Your Arms Too Short to Box With God, that wonderful Italian musical, is joyfully rocking the rafters on Carrollton Avenue. Yes, you read right. I did say "Italian." Strange as it seems, this African-American gospel show was originally commissioned by the powers that be at the Spoleto Festival in Italy, where it premiered in 1975. Apparently, the show -- by Vinnette Carroll, Alex Bradford and Micki Grant -- had the signors and signoras shouting "bravo" at the top of their lungs. And it was soon wowing the crowds on Broadway.
I didn't hear "bravos" on opening night at the Anthony Bean Community Theater, but the crowd was up on its feet and shouting out an enthusiastic Big Easy-style ovation.
Anthony Bean, the founder and artistic director of the theater bearing his name, has shown a great deal of perseverance since opening his doors to the public five years ago. There have been some top notch-shows. And there have been memorable moments and performances, even in some of the shakier productions. But Your Arms Too Short to Box With God marks an arrival of sorts; it has a confidence and evenness that allows one to relax and truly savor the exhilaration.
The show is mostly a retelling of the Passion of Jesus Christ in song and dance. In this production, the stage is bare, but an effective visual mood is created by Lyn Caliva's lighting and Leo Jones' attractive African-influenced costumes.
Attractive, in fact, is a key word, for the ensemble, which is 23 souls strong, is a remarkably attractive and talented group. And I mean attractive on some deeper level that encompasses all sorts of faces and body types, and radiates out from the stage, so you leave the theater feeling inexplicably better about the world and life -- even though you've just been through a deeply troubling tale of betrayal and torture. One of the weird, fascinating moments of this tuneful gospel shows us a trio of drunken townspeople taunting Jesus to save himself, to come down off the cross -- if he's so special and potent. The scene is horrible -- and yet funny in a grotesque "human, all too human" way.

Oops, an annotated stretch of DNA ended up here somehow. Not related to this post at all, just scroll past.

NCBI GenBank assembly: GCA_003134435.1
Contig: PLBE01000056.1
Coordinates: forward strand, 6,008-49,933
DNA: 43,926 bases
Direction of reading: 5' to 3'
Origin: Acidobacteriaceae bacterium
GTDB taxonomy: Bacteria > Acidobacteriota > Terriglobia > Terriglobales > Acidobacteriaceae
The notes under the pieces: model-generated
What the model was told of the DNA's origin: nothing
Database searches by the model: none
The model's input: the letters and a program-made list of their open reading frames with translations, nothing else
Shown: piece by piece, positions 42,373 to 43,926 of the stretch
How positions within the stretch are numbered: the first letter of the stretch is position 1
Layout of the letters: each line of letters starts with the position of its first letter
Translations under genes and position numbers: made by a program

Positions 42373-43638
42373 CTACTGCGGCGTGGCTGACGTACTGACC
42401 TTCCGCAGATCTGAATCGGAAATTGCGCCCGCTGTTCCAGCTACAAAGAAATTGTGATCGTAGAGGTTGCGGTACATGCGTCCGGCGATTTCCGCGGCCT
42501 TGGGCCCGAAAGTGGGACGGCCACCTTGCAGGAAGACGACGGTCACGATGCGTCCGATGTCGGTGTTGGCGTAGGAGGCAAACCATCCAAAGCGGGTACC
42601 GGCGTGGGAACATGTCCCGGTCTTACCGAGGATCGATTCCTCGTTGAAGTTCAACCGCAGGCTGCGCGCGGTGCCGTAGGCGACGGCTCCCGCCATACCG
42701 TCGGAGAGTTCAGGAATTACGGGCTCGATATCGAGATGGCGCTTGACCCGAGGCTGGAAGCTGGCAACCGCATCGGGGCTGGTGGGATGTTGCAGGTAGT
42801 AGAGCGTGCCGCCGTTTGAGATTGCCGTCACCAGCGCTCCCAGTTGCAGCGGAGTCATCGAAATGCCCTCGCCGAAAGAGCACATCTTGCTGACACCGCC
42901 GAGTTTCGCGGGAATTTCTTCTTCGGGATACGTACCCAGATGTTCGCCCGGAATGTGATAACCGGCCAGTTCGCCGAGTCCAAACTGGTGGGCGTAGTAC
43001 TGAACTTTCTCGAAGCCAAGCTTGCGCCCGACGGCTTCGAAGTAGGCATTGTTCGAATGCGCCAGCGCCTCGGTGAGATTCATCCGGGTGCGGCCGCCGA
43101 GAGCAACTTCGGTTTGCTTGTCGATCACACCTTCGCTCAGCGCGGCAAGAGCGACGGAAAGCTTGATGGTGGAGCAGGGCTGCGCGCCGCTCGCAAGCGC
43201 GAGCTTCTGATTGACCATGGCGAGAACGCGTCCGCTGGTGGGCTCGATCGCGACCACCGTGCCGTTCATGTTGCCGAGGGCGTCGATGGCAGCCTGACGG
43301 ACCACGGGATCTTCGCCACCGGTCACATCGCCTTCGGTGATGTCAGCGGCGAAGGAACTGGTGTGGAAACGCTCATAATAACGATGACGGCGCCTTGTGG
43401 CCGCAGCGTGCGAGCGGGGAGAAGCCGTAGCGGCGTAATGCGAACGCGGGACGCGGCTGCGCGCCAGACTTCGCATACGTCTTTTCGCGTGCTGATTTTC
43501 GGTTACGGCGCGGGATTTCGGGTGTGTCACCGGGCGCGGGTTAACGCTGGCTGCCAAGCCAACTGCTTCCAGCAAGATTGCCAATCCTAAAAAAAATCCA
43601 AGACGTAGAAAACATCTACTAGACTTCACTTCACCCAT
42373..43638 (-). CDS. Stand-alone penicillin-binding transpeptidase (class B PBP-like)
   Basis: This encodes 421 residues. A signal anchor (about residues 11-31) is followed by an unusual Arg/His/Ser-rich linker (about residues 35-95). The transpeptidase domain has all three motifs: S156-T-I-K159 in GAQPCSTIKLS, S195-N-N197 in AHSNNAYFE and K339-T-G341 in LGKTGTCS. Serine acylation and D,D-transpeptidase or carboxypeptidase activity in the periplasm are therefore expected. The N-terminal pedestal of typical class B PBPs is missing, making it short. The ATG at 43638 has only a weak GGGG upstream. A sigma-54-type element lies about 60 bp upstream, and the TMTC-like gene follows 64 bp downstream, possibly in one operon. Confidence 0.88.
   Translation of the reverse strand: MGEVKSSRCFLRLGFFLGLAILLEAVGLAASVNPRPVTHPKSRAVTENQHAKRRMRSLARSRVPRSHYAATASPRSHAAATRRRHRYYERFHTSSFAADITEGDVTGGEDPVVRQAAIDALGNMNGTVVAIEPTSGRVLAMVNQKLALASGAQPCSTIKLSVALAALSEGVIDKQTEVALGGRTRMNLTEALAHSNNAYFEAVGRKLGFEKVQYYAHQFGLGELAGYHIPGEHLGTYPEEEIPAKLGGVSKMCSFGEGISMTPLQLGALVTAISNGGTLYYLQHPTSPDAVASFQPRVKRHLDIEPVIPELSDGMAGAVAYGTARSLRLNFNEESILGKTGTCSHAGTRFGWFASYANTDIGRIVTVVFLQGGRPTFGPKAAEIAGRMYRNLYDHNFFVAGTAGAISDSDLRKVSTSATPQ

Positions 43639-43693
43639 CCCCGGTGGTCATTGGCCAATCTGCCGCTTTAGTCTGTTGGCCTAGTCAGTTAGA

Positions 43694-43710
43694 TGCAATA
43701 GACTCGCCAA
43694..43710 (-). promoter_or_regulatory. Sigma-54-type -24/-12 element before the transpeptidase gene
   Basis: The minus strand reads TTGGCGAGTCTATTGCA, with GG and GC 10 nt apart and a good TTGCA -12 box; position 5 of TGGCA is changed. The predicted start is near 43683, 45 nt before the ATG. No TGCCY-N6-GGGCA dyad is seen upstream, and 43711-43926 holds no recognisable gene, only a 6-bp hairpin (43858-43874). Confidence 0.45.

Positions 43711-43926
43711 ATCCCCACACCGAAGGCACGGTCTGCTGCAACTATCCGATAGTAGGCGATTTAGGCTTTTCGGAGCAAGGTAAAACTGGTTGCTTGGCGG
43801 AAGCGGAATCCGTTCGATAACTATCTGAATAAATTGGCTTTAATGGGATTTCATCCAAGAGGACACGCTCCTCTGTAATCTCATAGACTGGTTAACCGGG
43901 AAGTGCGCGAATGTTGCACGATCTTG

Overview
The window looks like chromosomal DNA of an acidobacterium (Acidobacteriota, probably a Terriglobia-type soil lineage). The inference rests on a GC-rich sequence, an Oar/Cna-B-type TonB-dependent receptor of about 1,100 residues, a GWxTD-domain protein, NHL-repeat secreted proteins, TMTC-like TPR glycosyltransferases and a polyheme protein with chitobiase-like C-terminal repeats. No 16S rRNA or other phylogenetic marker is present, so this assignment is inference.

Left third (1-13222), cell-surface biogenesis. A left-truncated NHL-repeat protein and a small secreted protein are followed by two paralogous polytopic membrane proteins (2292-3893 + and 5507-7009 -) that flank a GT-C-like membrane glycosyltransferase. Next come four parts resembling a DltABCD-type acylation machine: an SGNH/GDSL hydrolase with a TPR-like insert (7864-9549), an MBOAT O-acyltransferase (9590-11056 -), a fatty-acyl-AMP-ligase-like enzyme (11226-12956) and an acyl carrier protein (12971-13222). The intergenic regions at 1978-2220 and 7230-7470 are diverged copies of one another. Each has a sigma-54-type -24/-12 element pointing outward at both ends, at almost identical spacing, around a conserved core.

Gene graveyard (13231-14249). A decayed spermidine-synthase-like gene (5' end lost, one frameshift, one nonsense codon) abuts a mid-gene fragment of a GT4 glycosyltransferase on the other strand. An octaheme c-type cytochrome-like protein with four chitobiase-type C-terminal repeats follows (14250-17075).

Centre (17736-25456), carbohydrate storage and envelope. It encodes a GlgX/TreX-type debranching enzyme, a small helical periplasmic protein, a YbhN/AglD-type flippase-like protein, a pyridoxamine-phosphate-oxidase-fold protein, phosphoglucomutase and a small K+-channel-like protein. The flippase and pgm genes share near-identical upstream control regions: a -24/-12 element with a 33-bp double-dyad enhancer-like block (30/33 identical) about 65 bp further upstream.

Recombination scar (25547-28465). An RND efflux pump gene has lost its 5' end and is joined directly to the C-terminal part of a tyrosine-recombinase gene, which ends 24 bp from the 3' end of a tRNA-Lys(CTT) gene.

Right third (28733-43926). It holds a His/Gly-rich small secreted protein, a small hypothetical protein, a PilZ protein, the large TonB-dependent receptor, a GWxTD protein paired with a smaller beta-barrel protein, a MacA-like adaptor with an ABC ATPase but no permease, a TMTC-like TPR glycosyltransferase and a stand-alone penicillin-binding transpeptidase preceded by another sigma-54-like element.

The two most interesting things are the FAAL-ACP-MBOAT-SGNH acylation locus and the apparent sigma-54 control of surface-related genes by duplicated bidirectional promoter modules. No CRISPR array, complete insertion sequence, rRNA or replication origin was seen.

When acknowledging a large group effort of this sort, one cannot give the credit deserved by each individual. But, first of all, a "bravo" to director Bean and vocal director/choreographer Leo Jones, who also gave typically buoyant performances in a variety of roles. And further bravos to Wayne Bennet (Jesus), Andran Lindsey (Judas), Dorshena Morris Pittman (who sang the part or Mary), Althea Williams (who danced the part of Mary), as well as to gospel singers Paulette Wright and Rosalind Washington.
Meanwhile, across the lake at the Skyfire Theatre, there are some strange goings-on. In fact, they go from strange to stranger. British playwright Joe Orton, who died in 1971, traced a brief meteoric trail through the firmament of drama, as a sort-of bold bad boy. The title, What the Butler Saw, is a typical Orton provocation, since one meets no butler in the play, nor any reference to a butler. Oh well, maybe you have to be British!
Alas, I'm not. And my bewilderment about the title of the play was not, by any means, set to rest by what followed. I'm afraid I just didn't get it. Let me quickly add, I seemed to be the only one in the audience who didn't. Who knows? Maybe my biorhythms were messed up by the drive across the causeway.
What the Butler Saw is meant to be a farce; it's set in an asylum. The plot begins with a Dr. Prentice (George Sanchez) trying to seduce a girl (Reagan Tucker) who wants a job as his secretary. Dr. Prentice's wife (Debbie Morvant) shows up, inconveniently enough, with a bellboy (Nicholas Beckett) in tow. She's had a sexual liaison with the bloke. But, wouldn't you know it, the bell boy has taken some X-rated pictures of their encounter. Well, add to this explosive mixture a deranged government psychiatric inspector (Jay Westbrook) and a buffoonish police officer (Gary Mendoza). Soon, everyone is running in and out of various doors and changing clothes (particularly in cross-dressing combinations). We've arrived at our destination: Farciana, a province of the great land of Nonsequitur. Under Deborah Marcelle's direction, the cast is game and spirited. But, for farce to engage us, as something besides pleasant silliness, it needs to be "sequitur" -- maddeningly, "sequitur."
- Daphanne J. Poole, Paulette Wright and Rosiland Washington in Anthony Bean's current production of Your Arms Too Short to Box With God.